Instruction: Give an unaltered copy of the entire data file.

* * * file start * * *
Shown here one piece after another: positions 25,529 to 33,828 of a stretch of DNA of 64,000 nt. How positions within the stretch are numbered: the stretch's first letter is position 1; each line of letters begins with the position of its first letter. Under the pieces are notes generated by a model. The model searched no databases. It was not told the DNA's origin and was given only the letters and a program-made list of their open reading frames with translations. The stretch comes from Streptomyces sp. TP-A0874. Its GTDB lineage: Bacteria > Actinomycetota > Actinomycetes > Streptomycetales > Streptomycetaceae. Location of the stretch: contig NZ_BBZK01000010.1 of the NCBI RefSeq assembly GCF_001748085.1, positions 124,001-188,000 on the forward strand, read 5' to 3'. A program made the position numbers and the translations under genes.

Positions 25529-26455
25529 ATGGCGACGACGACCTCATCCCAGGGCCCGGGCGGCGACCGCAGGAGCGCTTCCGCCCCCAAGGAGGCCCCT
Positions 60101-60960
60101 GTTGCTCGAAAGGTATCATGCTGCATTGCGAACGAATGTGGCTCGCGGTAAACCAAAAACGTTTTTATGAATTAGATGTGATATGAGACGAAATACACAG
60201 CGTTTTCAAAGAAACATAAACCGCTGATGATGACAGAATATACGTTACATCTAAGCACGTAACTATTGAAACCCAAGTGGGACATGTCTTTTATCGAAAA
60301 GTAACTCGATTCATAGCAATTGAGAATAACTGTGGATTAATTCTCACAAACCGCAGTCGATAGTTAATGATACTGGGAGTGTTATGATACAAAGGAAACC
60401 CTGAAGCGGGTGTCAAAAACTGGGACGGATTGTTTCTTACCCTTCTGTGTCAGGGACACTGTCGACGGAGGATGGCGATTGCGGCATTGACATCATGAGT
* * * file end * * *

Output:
Shown here one piece after another: positions 25,529 to 33,828 of a stretch of DNA of 64,000 nt. How positions within the stretch are numbered: the stretch's first letter is position 1; each line of letters begins with the position of its first letter. Under the pieces are notes generated by a model. The model searched no databases. It was not told the DNA's origin and was given only the letters and a program-made list of their open reading frames with translations. The stretch comes from Streptomyces sp. TP-A0874. Its GTDB lineage: Bacteria > Actinomycetota > Actinomycetes > Streptomycetales > Streptomycetaceae. Location of the stretch: contig NZ_BBZK01000010.1 of the NCBI RefSeq assembly GCF_001748085.1, positions 124,001-188,000 on the forward strand, read 5' to 3'. A program made the position numbers and the translations under genes.

Positions 25529-26455
25529 ATGGCGACGACGACCTCATCCCAGGGCCCGGGCGGCGACCGCAGGAGCGCTTCCGCCCCCAAGGAGGCCCCT
Positions 60101-60960
60101 GTTGCTCGAAAGGTATCATGCTGCATTGCGAACGAATGTGGCTCGCGGTAAACCAAAAACGTTTTTATGAATTAGATGTGATATGAGACGAAATACACAG
60201 CGTTTTCAAAGAAACATAAACCGCTGATGATGACAGAATATACGTTACATCTAAGCACGTAACTATTGAAACCCAAGTGGGACATGTCTTTTATCGAAAA
60301 GTAACTCGATTCATAGCAATTGAGAATAACTGTGGATTAATTCTCACAAACCGCAGTCGATAGTTAATGATACTGGGAGTGTTATGATACAAAGGAAACC
60401 CTGAAGCGGGTGTCAAAAACTGGGACGGATTGTTTCTTACCCTTCTGTGTCAGGGACACTGTCGACGGAGGATGGCGATTGCGGCATTGACATCATGAGT